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We’re all living in a data haystack. You’ve got files on your OneDrive—some organized, some dumped in a heap in your documents. Files on your corporate server—some properly named and categorized, some not. Somewhere among your calendar, emails, chats, documents, meetings, and contacts is a needle—the sliver of insight you need now.

Think of Microsoft 365 Copilot as a magnet. One of the most powerful aspects of Copilot is its ability to search across the web and all of the information you have access to—your organization’s data as well as your own—and pull out just the data and info you need in a secure, compliant, and privacy-preserving way. According to findings from the earliest Copilot users, people overwhelmingly use AI to help them find what they need amid all that data.

Copilot will also marshal those needles for you. Ask it to look at three different documents and identify common themes, and it will surface those themes, summarize them (if you like), and deliver them as a table, combing through data from your emails, documents, and the web to deliver organized, useful, and actionable material.

Or ask it to explain hard-to-parse company concepts. Say your company has recently introduced a new type of technology. To pick a non-random example: In May, Microsoft announced Semantic Index for Copilot, a powerful new capability, but one that can be difficult for non-technical people to wrap their heads around quickly. Let’s say you didn’t work on the project and needed to get up to speed fast. Ask Copilot: “I need to explain Semantic Index to a CEO. I need to include an explanation of what it is, how it works, and a value proposition associated with it. Create a script I could use. Also include an analogy that can help a non-technical person understand it.”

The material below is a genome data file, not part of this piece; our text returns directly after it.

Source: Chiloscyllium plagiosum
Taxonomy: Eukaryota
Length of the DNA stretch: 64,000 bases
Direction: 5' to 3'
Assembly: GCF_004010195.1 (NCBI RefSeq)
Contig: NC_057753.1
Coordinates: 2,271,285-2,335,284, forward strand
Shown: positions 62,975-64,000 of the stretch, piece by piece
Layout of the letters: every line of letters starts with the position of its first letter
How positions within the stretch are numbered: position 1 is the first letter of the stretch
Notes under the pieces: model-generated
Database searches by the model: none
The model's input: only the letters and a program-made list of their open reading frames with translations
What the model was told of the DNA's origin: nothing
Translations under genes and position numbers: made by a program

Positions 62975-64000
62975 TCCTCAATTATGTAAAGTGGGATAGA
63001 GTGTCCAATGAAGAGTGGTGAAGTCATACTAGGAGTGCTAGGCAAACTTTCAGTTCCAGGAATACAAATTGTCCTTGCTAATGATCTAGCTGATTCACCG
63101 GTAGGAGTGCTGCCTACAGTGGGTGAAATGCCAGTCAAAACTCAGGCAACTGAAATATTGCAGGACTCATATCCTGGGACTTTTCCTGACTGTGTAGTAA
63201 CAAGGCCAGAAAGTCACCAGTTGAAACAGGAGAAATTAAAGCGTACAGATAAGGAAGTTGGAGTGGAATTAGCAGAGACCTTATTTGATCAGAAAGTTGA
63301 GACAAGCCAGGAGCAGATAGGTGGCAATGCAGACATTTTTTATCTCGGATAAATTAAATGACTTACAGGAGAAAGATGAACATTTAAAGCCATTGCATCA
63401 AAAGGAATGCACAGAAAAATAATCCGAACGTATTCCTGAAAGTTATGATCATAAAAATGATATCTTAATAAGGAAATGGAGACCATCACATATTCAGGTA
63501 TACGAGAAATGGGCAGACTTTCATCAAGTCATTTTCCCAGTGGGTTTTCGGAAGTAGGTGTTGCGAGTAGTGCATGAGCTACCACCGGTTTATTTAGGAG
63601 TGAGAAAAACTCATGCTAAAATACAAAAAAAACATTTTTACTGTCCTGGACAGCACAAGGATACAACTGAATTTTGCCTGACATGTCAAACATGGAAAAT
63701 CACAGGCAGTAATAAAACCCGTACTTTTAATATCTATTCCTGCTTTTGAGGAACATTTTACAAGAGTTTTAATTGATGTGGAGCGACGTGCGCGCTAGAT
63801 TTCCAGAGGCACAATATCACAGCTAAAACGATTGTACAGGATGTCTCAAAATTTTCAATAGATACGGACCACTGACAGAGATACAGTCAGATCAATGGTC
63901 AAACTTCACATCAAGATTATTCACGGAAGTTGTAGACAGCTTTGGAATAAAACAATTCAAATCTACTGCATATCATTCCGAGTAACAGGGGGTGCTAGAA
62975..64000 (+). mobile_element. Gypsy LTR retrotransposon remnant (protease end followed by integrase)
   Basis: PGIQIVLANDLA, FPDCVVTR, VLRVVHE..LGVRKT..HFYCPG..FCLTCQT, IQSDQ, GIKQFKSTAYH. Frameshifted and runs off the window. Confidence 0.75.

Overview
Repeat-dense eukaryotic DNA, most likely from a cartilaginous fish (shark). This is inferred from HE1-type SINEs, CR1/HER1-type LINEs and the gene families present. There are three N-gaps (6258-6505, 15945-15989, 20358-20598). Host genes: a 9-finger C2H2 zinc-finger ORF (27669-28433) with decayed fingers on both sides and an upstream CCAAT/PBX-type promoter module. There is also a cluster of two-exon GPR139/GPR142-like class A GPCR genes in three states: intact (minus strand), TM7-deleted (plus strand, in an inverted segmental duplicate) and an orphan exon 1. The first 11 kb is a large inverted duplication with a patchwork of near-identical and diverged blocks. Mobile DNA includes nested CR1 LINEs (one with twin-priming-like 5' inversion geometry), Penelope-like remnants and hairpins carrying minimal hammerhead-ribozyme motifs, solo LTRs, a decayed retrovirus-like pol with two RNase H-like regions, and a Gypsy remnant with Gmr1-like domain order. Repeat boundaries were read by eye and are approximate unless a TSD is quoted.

Copilot’s response:

Semantic Index for Copilot uses a technique that allows computers to understand the actual meaning of sentences, documents, and meetings, and identifies related concepts to your query or sample content. It works by analyzing the relationships between words and concepts, and then representing that information in a way that can be easily searched and retrieved. The value proposition of Semantic Index for Copilot is that it interprets your search queries to produce sophisticated, meaningful, and multilingual responses that help you to be more productive.

An analogy that can help a non-technical person understand Semantic Index is to think of it as a librarian organizing books in a library. Instead of simply arranging books by their titles or authors, the librarian uses their knowledge of the books’ contents to group them by subject matter and themes. This makes it easier for library patrons to find the books they need, even if they don't know the exact title or author. Similarly, Semantic Index helps computers understand the meaning of data, so they can provide more accurate and relevant search results.

It takes time to find, ingest, analyze, and synthesize multiple documents, time that could be better spent on higher-level work—the work that’s rewarding, strategic, and creative. And when enough people in an organization can quickly and easily find those needles in the digital haystack, just imagine the rich fabric they’ll be able to sew together.